My story and questions on intelligence and the practice of law

    Jordan peterson is a sketchy psychologist when it comes to some of the stuff he says. My dad works as an educational psychologist, gives IQ tests for a living. I also took a clinical psychology class once in undergrad, and the clinical psychologist who taught the test (who also administers IQ tests for the government) emphasized these tests are not the same thing as intelligence. Also, since my dad is a member of the American Psychological Association, he has access to their journals, and from what he has told me, there is consensus among most psychologists that IQ tests are not an absolute measure of intelligence, and above all, are very malleable by the environment you are in. Rule #1 my dad learned in psych grad school is that IQ tests do not measure the full domain of intelligence.... They measure a certain number of cognitive abilities. Some intelligence researchers are even calling for the IQ test to be renamed. There was a study a few years ago on child prodigies, a couple of them had IQs in the average range (around 100). The most commonly used IQ tests in the world are the Wechsler scales (WAIS, WISC, etc.) and are considered the gold standard by many psychologists. The psychologist who created these tests, David Wechsler, emphasized this one 90 minute test was not a global measure of intelligence and he want as far as saying anyone who says so is severely misinterpreting his work. This has been shown with biological evidence, psychologists administered a test of cognitive abilities that had to be done in chunks over a few days and then a 90 minute typical IQ test all while neuroscientists were imaging the participants' brain.....the IQ test only activated a small portion of the brain compared to the several day long test administered by psychologists. As one of the cognitive neuroscientists who led the study said "we call the brain the most complex organ in the universe, but we think a 90 minute IQ test can sum up all of your cognitive abilities". In the early 20th century, there was a study on gifted children by a psychologist by the name of Lewis Terman (the largest study on gifted children in history). The results? Almost none of the gifted sample did anything spectacular with their lives, many chose jobs such as firefighter or police officer. Two of the boys who didnt pass the IQ cutoff for "gifted" (Luis Alvarez and William Shockley) went on to gain Nobel Prizes as adults and gain the reputation of being among the most accomplished physicists of the 20th century.....this was when psychologists stopped using "genius" as a classification on IQ tests. Richard Feynman, a physicist who proved Einstein wrong (with regards to reconciling aspects of quantum mechanics with Einstein's theory of General Relativity) had a measured IQ of 123. He is regarded as one of the most eminent physicists in the history of the field, and he went on to win a Nobel prize for his work on quantum electrodynamics....he also taught himself calculus when he was 12 years old. Feynman is another case study psychologists refer to when studying genius, and on how IQ clearly isn't the full measure of it. TLDR: Peterson is an IQ charlatan, ignore him. Plenty of psychological studies show conscientiousness (how much effort you put in and how organized you are) play just as big a role, or even more, than intelligence when it comes to school performance.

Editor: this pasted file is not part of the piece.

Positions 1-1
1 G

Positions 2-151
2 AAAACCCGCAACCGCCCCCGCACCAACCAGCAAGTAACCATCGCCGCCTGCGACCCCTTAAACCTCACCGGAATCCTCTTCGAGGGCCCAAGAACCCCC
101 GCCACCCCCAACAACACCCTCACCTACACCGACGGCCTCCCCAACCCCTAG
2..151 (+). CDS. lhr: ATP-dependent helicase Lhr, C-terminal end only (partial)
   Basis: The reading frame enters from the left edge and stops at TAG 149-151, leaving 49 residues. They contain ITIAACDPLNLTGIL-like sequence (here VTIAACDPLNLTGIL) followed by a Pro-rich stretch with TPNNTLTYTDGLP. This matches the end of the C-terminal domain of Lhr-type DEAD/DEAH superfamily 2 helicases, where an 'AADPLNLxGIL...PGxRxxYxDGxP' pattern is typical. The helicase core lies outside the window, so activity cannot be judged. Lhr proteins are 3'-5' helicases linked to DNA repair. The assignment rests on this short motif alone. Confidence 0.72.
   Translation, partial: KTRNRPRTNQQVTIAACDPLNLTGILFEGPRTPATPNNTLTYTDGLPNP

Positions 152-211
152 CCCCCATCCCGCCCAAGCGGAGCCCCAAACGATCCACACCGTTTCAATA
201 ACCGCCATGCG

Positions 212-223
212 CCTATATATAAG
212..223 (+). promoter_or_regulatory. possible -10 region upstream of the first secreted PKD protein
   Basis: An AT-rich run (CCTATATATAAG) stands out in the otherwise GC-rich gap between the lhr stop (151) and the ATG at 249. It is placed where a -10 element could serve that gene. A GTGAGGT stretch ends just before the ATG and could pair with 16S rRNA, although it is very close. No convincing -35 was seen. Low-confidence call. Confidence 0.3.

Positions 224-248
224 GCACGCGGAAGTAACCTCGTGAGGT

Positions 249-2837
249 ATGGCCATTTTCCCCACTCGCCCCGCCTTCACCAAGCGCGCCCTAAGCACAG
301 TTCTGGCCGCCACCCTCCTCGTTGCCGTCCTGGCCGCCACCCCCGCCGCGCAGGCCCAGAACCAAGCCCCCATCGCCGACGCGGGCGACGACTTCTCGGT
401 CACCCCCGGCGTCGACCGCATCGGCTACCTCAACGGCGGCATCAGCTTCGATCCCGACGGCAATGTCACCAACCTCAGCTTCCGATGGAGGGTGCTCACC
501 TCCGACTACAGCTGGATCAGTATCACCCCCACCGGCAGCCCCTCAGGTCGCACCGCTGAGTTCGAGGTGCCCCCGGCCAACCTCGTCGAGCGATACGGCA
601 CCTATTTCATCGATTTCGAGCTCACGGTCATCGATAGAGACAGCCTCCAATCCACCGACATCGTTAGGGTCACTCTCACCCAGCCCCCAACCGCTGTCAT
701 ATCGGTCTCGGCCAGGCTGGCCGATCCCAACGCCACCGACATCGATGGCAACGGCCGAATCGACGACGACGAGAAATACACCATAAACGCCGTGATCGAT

3. thehonjudgefudge

    Index score of 74.6 chances?

    Bit nervous about the "back end of waitlist" because the wait list becomes Manitoba residents only at some point in the summer and I'm out of province.... Been seeing some people with index scores of slightly above 75 getting in the acceptance thread, so hopefully that's a good sign for me. Thanks for giving your feedback, I appreciate it.
  4. Out of province applicant; GPA is 3.94/4.5 and LSAT is 157.
  5. Selling the LSAT trainer by Mike Kim for 35 dollars. Selling the powerscore bibles for 40 dollars each. Prices are negotiable.